We left home at mid morning and had a lazy drive to the wine town of Rutherglen in northern Victoria where we have a stopover on our way to a reunion in Port Macquarie, NSW. We decided to stay at the very nice Tuileries Resort here for a celebration.
We reached Shepparton for lunch. This is a large regional city, about 190 km north of Melbourne. Since the 1950’s Shepparton has been one of rural Victoria’s largest cities. It is located in the Goulburn Valley, at the junction of the Goulburn and Broken Rivers, along with extensive irrigation works that were developed in the early decades of the twentieth century. One of the regions biggest industries were the two nationally known brands of canned fruit, Ardmona and the Shepparton Preserving Company (SPC). SPC has had some tough financial times over the last two decades as the demand for canned fruits has gradually decreased. It was last owned by Coca Cola Amatil but has just been sold to a Melbourne based conglomerate. The area is also a large dairying centre and the historic butter factory in town was built over 100 years ago.
For some reason, the names of local towns in the area get shortened by the locals. Shepparton is just called ‘Shep’. Nearby towns are Kyabram (Ky), Maroopna (Roop) and Tocumwal (Toke). Maybe its because orchardists are too busy pruning and don’t have time to say the full name?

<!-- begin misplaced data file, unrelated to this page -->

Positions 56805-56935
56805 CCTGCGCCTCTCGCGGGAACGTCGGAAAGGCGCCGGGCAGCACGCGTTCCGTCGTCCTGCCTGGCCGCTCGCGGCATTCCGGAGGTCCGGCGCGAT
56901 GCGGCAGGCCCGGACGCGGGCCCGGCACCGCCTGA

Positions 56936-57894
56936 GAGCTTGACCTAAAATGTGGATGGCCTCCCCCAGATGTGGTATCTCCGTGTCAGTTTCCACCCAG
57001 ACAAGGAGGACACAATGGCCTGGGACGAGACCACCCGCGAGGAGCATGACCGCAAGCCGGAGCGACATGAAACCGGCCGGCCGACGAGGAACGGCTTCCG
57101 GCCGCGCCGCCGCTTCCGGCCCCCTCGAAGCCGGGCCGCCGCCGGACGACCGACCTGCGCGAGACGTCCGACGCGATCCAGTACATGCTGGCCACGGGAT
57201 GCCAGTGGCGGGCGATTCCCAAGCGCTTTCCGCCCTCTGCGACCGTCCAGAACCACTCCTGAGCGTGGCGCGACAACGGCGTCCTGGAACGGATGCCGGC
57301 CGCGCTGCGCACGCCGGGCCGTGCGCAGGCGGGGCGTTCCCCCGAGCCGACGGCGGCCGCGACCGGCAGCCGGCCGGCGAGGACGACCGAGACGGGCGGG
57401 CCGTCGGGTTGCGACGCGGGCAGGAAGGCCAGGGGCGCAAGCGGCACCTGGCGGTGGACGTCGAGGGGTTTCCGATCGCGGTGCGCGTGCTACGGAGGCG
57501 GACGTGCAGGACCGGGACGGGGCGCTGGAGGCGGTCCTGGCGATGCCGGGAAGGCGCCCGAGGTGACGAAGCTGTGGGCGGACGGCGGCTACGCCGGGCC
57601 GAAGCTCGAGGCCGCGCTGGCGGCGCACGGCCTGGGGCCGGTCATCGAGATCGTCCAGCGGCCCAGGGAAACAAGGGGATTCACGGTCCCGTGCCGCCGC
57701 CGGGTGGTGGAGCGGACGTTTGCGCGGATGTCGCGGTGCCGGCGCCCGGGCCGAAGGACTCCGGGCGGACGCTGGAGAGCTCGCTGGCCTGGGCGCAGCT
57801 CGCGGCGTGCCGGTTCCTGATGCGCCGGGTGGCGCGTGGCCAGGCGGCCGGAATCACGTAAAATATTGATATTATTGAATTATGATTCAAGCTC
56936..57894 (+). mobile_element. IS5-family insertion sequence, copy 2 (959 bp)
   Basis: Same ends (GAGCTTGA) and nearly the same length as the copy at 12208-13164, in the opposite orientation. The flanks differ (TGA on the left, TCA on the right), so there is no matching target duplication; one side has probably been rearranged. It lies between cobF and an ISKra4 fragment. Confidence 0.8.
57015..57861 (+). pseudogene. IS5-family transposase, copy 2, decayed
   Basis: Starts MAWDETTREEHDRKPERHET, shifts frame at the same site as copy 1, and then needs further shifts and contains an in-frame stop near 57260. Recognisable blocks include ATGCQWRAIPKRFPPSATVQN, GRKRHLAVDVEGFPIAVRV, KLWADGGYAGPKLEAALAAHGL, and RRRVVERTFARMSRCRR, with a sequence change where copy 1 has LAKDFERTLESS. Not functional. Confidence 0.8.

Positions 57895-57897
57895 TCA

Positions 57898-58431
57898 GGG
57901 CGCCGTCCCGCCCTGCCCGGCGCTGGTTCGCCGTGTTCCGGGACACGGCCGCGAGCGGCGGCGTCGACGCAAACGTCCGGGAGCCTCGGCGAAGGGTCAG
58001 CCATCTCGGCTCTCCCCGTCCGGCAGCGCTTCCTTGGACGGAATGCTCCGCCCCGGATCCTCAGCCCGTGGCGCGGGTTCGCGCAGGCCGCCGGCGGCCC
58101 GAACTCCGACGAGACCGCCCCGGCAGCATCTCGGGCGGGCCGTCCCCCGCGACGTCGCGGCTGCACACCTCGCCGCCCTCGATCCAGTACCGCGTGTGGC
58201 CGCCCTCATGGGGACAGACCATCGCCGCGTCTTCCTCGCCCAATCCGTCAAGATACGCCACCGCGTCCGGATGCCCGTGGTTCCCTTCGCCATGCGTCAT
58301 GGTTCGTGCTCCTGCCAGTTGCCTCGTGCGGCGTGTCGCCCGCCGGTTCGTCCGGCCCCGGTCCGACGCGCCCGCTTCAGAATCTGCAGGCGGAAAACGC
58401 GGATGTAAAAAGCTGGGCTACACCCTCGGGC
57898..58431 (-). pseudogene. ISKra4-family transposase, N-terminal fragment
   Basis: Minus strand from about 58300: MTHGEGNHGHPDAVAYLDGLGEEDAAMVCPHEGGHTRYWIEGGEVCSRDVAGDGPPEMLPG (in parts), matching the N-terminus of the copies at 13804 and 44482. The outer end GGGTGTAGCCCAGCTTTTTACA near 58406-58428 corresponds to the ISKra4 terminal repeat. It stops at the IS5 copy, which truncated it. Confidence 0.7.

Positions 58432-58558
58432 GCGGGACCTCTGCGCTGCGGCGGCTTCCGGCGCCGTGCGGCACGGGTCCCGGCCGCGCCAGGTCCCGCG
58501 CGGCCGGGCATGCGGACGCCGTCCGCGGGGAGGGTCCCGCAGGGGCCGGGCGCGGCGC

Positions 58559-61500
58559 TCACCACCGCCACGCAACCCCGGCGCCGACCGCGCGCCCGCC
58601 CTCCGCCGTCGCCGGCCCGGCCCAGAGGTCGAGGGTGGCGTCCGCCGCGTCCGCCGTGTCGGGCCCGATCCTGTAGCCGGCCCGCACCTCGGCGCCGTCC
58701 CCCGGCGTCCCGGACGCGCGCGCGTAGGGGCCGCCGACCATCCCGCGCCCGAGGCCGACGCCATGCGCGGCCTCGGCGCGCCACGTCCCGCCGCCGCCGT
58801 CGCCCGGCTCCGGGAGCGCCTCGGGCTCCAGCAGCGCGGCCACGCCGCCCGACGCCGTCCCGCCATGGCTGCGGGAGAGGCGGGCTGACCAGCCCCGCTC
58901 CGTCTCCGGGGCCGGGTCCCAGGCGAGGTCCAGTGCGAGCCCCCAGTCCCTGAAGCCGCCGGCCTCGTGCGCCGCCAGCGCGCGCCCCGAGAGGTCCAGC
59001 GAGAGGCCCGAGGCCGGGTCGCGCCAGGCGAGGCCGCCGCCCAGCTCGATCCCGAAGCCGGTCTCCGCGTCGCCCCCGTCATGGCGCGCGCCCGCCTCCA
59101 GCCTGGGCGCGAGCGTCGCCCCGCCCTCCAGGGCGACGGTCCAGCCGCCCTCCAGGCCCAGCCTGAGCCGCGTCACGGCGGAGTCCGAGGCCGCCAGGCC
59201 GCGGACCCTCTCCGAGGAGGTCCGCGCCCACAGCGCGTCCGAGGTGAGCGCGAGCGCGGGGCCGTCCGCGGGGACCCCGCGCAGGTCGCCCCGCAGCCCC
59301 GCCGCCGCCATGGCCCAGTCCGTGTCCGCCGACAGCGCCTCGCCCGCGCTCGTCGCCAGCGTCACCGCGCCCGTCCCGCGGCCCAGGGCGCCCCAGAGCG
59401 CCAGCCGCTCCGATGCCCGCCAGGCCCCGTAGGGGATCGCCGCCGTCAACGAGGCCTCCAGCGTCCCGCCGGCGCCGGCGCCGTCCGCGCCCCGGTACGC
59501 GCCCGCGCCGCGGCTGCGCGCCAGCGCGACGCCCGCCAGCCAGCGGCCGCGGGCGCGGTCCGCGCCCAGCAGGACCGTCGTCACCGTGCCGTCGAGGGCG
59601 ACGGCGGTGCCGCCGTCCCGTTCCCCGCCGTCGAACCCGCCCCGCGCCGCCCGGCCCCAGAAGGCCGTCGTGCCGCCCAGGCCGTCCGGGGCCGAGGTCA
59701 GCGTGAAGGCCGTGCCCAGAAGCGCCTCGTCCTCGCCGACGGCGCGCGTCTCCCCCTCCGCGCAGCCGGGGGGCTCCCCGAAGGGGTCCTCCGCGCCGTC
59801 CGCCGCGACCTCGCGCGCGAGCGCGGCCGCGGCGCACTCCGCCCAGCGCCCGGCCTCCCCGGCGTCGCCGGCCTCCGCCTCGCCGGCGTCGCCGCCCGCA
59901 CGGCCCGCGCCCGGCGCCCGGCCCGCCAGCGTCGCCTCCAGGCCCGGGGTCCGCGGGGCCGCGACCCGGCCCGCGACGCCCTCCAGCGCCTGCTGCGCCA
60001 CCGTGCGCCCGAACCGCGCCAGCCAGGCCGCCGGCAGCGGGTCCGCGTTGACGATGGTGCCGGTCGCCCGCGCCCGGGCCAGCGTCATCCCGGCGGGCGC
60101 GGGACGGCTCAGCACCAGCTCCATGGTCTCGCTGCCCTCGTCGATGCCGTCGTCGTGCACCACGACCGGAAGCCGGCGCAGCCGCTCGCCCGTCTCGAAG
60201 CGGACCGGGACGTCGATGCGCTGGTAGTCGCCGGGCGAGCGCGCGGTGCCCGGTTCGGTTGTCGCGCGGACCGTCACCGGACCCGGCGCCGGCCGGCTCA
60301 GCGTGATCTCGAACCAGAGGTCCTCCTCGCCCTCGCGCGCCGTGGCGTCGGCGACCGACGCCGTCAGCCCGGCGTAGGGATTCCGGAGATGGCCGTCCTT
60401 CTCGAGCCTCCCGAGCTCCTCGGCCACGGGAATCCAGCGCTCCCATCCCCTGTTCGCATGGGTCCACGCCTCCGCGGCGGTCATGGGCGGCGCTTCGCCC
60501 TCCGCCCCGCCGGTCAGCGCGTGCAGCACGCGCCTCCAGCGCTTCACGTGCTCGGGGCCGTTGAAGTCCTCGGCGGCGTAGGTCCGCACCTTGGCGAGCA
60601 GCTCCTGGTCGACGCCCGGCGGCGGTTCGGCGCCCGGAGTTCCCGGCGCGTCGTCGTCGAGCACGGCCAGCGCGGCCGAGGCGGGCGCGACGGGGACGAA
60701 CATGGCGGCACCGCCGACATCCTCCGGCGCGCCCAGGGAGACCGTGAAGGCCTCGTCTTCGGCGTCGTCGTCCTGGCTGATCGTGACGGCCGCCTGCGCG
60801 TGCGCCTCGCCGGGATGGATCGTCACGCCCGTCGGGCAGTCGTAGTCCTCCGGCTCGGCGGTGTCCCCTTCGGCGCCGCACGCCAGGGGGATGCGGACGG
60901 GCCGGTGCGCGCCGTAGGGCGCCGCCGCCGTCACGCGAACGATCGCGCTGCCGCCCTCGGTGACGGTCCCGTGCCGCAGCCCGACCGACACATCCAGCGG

A little further along the road is the tiny town of Katamatite. Whilst it has an interesting and evocative name it is a sad little village of about 300 people with many dilapidated and closed shops. A little park at the end of town recognises local pioneers and original Aboriginal tribes. Its name is thought to be derived from an Aboriginal word naming or describing a local creek. The township is on Boosey Creek near its junction with Broken Creek.
While early farmers grew wheat, crops in this area have now expanded to Canola with its vibrant yellow flowers.
Before reaching Rutherglen, we diverted to a point where the Ovens River joins the Murray River. While the Murray is the largest river in Australia, we couldn’t help but think about its relative size as compared to the Mississippi River on which we will be cruising in six weeks time. The Murray is a mere trickle by comparison.
Rutherglen is a very historic town with many old pubs with verandas on the main street. It has been a wine growing area for decades and was famous for its very heavy red wines. I don’t think they are made as heavy any more because the popular trend now is to drink wine soon after it is bought. For most people, the art of cellaring no longer exists. I can remember wines from this area that were thick enough to stand a spoon in (well not quite, but they were delicious very full bodied wines).
Today is out 47th Wedding Anniversary. I told the young lady at reception that we were still on our honeymoon, but she didn’t quite know what to think about that. The Tuilleries at Rutherglen offers a pretty nice dinner, bed and breakfast package and was the nicest place to stay (that I could find our way to Port Macquarie). There was a stunning sunset over the vineyard tonight and I hope it is a good indicator of the time we will spend with my old mates at the reunion of the unit in which I served in Vietnam. It’s fifty years this year since I was posted there and I only see some of the guys every two years.